However, Washington was in the minority, at this stage.

September 3 - At the Philadelphia home of lawyer Joseph Reed, the following toasts were made at dinner:

"Wisdom to Britain and firmness to the Colonies; may Britain be wise and America free"; "Union of Britain and the Colonies on a constitutional foundation";and "Unanimity to the Congress".

September 5 - Two days after those toasts, the First Continental Congress officially convenes at Carpenters' Hall. Its first official act is to designate Peyton Randolph of Virginia - the wealthiest, largest, and most populated colony - as its President. Charles Thomson of Pennsylvania, a radical, is designated Secretary, although he is not a delegate.

September 9 - Up in Massachusetts, a radical-minded citizenry calls a convention in Suffolk County outside Boston. This convention declares the Coercive Acts / Intolerable Acts to be invalid, urges economic retaliation, and most alarmingly to conservatives, recommends that Massachusetts elect its own government and take up arms, until the obnoxious legislation had been repealed by Parliament. The Suffolk Resolves, as they are known, are authored by Dr. Joseph Warren, a radical. (Warren would later be killed at the Battle of Bunker Hill.)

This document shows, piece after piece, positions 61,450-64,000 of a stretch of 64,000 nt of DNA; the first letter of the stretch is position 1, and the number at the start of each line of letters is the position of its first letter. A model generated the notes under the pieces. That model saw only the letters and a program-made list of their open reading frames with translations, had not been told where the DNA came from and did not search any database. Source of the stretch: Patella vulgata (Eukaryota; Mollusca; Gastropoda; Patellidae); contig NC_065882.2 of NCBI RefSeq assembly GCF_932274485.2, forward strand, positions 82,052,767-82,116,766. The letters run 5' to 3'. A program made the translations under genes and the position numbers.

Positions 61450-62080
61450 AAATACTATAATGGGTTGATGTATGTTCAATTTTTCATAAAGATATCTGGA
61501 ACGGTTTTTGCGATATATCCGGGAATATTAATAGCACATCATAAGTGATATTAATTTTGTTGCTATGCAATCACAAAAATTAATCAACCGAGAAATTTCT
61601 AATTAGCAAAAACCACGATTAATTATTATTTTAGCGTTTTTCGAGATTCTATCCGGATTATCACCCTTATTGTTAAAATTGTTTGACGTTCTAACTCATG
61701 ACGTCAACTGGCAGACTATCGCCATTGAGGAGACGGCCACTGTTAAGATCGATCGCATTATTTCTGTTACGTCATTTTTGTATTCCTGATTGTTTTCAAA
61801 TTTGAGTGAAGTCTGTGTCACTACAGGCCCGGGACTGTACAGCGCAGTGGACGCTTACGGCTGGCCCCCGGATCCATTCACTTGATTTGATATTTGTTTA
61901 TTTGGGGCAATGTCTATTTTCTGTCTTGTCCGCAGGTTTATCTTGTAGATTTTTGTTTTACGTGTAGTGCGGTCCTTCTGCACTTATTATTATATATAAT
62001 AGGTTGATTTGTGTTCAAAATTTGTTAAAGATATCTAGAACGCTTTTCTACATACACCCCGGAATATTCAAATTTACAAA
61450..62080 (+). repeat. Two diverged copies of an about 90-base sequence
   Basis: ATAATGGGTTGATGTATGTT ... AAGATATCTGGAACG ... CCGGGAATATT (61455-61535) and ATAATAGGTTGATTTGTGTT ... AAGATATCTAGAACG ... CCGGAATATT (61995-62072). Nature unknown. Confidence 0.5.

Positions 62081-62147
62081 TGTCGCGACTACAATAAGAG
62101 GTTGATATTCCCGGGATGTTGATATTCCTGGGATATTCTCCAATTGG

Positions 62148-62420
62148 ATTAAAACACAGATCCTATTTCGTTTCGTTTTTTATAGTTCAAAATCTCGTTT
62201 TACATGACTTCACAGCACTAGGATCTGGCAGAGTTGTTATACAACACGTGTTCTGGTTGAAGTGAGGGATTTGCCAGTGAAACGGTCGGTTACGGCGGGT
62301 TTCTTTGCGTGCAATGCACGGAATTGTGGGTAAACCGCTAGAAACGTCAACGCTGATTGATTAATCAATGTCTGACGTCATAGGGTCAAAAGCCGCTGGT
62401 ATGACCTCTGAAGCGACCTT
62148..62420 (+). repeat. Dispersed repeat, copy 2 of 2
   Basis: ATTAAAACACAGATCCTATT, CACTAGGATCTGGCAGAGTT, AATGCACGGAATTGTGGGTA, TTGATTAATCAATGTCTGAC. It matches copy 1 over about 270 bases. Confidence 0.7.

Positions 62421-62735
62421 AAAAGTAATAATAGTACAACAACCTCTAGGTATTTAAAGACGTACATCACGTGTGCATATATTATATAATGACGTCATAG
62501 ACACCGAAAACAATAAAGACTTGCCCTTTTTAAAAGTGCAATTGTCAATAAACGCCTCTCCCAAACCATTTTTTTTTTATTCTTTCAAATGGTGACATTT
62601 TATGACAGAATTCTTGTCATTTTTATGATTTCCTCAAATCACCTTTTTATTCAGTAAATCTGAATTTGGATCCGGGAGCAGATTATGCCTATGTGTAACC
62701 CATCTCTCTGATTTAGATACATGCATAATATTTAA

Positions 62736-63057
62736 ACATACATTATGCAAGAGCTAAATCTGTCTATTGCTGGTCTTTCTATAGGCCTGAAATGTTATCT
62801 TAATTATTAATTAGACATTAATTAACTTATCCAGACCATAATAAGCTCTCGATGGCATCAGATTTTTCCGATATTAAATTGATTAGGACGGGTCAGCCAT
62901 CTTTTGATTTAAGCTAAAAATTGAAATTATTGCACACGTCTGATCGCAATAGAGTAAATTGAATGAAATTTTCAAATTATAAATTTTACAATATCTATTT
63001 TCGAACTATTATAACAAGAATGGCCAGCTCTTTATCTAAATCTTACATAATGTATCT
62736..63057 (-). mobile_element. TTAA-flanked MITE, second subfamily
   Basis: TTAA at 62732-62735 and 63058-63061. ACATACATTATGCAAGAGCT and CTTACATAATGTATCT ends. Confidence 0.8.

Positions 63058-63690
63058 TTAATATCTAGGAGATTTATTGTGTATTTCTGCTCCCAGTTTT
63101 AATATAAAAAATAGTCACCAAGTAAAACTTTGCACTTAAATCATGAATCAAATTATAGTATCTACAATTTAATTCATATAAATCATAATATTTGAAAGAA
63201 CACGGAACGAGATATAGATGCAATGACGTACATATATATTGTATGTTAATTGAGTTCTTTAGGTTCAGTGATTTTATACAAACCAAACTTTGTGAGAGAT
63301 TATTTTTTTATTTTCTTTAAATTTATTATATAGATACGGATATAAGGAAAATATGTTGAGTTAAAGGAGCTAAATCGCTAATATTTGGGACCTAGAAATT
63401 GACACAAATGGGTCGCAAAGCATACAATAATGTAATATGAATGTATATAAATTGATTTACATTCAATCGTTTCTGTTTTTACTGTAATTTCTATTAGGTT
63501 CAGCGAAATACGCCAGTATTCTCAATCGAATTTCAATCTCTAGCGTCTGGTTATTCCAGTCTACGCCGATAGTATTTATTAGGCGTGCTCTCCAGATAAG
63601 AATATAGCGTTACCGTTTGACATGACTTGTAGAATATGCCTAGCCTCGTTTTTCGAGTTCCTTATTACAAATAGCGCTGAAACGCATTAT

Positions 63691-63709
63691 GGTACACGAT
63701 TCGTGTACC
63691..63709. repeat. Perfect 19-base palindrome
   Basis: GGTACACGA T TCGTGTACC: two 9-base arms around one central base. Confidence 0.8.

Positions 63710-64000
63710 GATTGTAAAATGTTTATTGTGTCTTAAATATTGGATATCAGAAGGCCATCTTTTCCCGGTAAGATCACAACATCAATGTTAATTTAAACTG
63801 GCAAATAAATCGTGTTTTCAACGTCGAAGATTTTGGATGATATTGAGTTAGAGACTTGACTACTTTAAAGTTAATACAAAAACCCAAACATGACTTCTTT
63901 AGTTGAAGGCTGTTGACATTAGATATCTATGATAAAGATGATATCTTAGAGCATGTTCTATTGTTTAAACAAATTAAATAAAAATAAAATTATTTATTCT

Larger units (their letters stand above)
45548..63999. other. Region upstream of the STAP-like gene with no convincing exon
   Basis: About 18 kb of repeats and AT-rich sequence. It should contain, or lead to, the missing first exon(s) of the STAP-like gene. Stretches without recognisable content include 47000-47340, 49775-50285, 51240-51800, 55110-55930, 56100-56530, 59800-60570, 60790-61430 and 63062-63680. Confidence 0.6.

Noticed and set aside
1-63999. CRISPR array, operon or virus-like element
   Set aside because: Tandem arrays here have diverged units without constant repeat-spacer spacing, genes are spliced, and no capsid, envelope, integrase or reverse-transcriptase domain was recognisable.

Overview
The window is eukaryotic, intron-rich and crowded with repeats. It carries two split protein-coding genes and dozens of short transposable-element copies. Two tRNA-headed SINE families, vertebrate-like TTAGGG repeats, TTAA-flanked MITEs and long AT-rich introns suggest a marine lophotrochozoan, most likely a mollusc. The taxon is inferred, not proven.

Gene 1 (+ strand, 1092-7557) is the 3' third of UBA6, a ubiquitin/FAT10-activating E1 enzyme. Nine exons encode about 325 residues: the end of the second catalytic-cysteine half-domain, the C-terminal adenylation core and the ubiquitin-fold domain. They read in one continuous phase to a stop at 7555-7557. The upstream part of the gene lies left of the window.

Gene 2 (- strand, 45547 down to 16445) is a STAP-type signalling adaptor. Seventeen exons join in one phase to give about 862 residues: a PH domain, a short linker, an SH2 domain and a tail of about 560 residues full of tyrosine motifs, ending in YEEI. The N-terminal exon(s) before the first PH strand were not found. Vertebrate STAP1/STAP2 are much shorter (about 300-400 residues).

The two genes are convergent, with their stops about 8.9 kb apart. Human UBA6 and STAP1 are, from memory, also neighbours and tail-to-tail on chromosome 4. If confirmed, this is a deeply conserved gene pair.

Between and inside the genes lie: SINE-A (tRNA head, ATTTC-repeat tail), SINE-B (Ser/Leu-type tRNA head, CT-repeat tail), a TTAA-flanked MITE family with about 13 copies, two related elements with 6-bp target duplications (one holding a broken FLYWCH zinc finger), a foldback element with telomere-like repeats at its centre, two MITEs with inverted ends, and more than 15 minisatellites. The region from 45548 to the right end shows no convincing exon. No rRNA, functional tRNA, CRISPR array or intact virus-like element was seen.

September 19 - Down in Philadelphia, the Continental Congress officially supports the Suffolk Resolves.

September 28 - Significantly, Galloway's Plan of Union is narrowly defeated, six votes to five.

October 14 - Congress passes its own Declaration and Resolves. It denied that Parliament had any legal power to bind the colonies. However, it softened this claim by noting that it was willing to comply with Parliament's regulation of the colonies' external trade. Pointedly, it didn't even concede that Parliament could regulate trade, either; Congress only offered to comply "from the necessity of the case."

October 20 - Congress approves the formation of the Continental Association. It imposes an economic boycott on Britain, until the offensive acts of Parliament had been repealed, and the questions of colonial rights were satisfactorily resolved.

The boycott on imports of British goods is to begin on December 1, 1774; on consuming British goods, March 1, 1775, and on exports of American goods to Britain, September 10, 1775.